Arizonans Rally to Support Legalization Bill. Marijuana reform advocates rallied at the state capitol Wednesday to support a bill that would legalize marijuana. Carrying signs that red "Cannabis Reduces Opiate Overdose" and "Cannabis is a Natural Alternative to Harmful Pharma," the ralliers urged passage of House Bill 2006, introduced by Rep. Mark Cardenas (D).

Vermont Legalization Bill Sees Tussles Ahead of Vote Tomorrow. The powerful chairman of the Senate Judiciary Committee, Sen. Dick Sears (D-Burlington) has said he won't vote for his own committee's legalization bill if it allows for home cultivation, and he's also asking the committee to make additional changes, including moving some of the tax proceeds to the general fund and increasing penalties for adults who sell pot to minors. The measure is Senate Bill 137.

Washington State Bill Would Allow Home Cultivation. A bill to allow for home cultivation of up to six plants has been introduced with bipartisan support in the legislature. Washington's version of legalization does not allow for home cultivation, but House Bill 2629 would change that, bringing Washington in line with other legalization states.

In Sneak Move, DC Council Moves to Ban Pot Social Clubs. With the public notified only moments before markup, the DC Council's Committee on the Judiciary voted today to permanently ban marijuana consumption in private clubs. A temporary ban was set to expire April 15, and advocates had hoped the Council would let it lapse. The bill approved by the committee bars entities from providing adults with private spaces other than a residence to consume marijuana, and requires the Mayor's office to revoke a business' license after only one instance of a patron consuming marijuana on the premises.

Medical Marijuana

Lawmakers Call on VA to Let Doctors Recommend Medical Marijuana. Twenty-one members of Congress have written to VA Secretary Robert McDonald urging him to allow VA doctors to discuss medical marijuana as a possible treatment in states where it is legal. A VA policy that does not allow doctors to recommend it expires at the end of this month, and the lawmakers are calling on McDonald to not extend it. "You are in a position to make this change when the current directive expires at the end of this month," Sen. Kirsten Gillibrand (D-NY), Sen. Steve Daines (D-MT), and others wrote Wednesday to McDonald. "We ask that you act to ensure that our veterans' access to care is not compromised and that doctors and patients are allowed to have honest discussions about treatment options."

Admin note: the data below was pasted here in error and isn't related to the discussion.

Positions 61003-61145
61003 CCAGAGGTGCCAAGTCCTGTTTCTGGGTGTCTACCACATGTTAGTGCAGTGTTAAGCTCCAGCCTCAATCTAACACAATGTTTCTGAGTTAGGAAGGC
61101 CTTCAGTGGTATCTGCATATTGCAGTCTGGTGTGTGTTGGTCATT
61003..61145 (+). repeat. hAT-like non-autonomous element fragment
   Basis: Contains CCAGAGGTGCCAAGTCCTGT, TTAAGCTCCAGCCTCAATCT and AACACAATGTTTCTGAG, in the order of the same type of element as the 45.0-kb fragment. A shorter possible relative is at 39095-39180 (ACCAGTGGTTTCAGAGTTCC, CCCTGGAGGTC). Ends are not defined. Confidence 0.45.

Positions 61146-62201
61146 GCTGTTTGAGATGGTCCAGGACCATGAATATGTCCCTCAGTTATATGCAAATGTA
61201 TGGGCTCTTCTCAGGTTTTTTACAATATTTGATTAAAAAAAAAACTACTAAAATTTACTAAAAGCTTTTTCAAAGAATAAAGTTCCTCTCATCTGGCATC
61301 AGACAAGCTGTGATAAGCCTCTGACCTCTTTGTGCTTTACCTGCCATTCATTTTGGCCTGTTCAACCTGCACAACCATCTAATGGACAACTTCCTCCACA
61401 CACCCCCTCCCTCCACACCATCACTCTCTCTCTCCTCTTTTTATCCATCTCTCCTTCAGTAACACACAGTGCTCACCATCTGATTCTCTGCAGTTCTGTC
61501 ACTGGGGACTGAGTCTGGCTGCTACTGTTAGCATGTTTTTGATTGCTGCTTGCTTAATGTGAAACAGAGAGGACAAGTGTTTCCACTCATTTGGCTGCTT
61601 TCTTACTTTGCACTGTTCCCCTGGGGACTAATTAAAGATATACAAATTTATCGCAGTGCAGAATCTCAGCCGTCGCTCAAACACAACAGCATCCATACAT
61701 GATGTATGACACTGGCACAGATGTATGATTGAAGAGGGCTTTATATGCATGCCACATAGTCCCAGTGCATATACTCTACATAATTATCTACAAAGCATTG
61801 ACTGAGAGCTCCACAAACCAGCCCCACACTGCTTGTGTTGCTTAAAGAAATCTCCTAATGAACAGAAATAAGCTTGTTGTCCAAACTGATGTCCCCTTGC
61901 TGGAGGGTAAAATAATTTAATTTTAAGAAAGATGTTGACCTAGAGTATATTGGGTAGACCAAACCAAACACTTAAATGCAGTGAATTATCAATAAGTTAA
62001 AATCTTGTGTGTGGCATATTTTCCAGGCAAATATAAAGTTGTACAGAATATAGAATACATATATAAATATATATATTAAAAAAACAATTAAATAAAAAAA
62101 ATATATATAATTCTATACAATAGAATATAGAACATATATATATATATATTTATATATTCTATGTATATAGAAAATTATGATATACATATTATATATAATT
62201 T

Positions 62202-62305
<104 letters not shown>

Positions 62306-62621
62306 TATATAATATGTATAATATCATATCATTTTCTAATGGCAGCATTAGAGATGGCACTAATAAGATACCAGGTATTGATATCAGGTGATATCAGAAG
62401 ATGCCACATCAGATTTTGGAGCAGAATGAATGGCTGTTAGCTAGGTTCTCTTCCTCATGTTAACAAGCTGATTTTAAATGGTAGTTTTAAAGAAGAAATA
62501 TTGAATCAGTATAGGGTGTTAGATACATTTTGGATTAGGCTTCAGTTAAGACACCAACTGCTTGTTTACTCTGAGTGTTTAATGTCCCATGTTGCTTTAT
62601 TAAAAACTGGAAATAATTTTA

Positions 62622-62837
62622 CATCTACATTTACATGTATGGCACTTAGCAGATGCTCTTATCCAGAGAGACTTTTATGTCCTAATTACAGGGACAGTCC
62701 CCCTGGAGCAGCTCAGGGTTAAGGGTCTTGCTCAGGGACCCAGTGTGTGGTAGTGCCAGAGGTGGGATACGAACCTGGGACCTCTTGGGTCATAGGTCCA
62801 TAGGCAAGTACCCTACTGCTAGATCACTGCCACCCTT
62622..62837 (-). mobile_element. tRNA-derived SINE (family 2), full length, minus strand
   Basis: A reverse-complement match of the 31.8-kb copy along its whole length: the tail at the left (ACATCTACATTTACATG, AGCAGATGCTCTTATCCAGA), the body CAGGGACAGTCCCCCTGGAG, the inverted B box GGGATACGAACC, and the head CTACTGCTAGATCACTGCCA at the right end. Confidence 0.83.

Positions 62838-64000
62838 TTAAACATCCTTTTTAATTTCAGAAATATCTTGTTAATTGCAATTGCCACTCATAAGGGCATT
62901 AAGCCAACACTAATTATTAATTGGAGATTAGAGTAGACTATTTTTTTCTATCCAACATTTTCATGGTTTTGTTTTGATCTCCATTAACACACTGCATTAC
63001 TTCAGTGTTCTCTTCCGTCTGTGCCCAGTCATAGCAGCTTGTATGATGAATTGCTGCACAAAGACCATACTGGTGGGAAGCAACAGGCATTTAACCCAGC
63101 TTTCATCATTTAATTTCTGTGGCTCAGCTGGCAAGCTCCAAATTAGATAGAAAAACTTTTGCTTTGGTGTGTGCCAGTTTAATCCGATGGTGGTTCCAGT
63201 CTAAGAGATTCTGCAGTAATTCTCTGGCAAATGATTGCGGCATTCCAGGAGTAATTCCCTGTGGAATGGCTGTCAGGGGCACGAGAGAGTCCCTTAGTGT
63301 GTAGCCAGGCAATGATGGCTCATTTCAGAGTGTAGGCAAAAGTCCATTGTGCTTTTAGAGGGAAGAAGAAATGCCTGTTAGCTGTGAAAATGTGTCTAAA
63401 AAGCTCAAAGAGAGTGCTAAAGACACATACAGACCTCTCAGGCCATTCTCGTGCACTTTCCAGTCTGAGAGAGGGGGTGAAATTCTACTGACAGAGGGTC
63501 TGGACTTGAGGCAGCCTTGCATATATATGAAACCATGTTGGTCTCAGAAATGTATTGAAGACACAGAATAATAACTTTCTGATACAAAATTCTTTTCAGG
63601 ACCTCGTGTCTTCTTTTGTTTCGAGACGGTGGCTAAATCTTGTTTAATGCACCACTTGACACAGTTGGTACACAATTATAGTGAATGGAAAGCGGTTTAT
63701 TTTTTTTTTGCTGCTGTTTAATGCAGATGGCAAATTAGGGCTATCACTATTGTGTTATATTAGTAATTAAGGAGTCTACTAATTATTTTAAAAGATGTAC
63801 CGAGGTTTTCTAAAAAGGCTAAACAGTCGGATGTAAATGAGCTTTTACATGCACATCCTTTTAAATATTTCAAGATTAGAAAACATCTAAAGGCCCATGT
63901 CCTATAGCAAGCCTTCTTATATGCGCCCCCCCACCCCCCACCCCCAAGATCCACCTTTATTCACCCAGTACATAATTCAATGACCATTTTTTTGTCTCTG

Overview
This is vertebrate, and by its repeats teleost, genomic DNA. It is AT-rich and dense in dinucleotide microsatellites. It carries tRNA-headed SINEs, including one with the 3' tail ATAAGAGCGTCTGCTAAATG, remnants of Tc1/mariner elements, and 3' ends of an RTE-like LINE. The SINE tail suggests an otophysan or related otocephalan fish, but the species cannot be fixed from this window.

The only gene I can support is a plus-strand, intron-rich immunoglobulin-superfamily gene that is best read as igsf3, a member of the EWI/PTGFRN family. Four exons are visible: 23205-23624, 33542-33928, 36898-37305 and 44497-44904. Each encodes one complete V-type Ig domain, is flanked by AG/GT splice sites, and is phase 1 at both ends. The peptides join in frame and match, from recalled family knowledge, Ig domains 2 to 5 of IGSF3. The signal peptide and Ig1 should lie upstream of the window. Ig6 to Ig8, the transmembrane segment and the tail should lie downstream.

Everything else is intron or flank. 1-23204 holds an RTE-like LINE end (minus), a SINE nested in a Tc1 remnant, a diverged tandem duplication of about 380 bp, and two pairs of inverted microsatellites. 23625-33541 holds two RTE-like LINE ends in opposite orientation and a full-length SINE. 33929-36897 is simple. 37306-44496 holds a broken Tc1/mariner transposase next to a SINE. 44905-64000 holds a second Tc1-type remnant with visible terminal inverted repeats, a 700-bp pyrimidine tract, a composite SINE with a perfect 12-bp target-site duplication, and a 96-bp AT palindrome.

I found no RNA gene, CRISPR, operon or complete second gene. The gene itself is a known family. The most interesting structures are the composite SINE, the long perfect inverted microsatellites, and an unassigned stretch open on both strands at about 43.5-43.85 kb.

Industrial Hemp

Hawaii Industrial Hemp Production Bill Filed. Reps. Kaniela Ing (D-South Maui) and Cynthia Thielen (R-Oahu) have introduced House Bill 2555, which would allow for industrial hemp production for research purposes. The bill is backed by the state Department of Agriculture.

Asset Forfeiture

Wisconsin Asset Forfeiture Reform Bill Gets Committee Hearing. The Senate Committee on Labor and Government Reform Tuesday took up Senate Bill 521, which would end civil asset forfeiture in the state. Speaking in support were the Wisconsin ACLU and the Wisconsin Grandsons of Liberty; speaking against were -- you guessed it -- representatives of law enforcement. No vote was taken.

Drug Testing

Virginia Welfare Drug Testing Bills Killed. The Health, Welfare and Institutions Subcommittee #1 narrowly defeated a combined pair of bills, House Bill 468 and House Bill 86, that would have required welfare applicants to undergo drug tests before receiving benefits. "VIEW recipients are no more likely statistically to be drug users than any other group and to target them would be unfair," Del. Marcia Price (D-Newport News) said. "I am proud to have agreed with my colleagues across the aisle that there was a lack of evidence to warrant this practice. We would be better served, instead of this practice, to continue to invest money into the tangible obstacles to employment. Rightly, partisan politics did not stand in the way of doing what is right for our Commonwealth."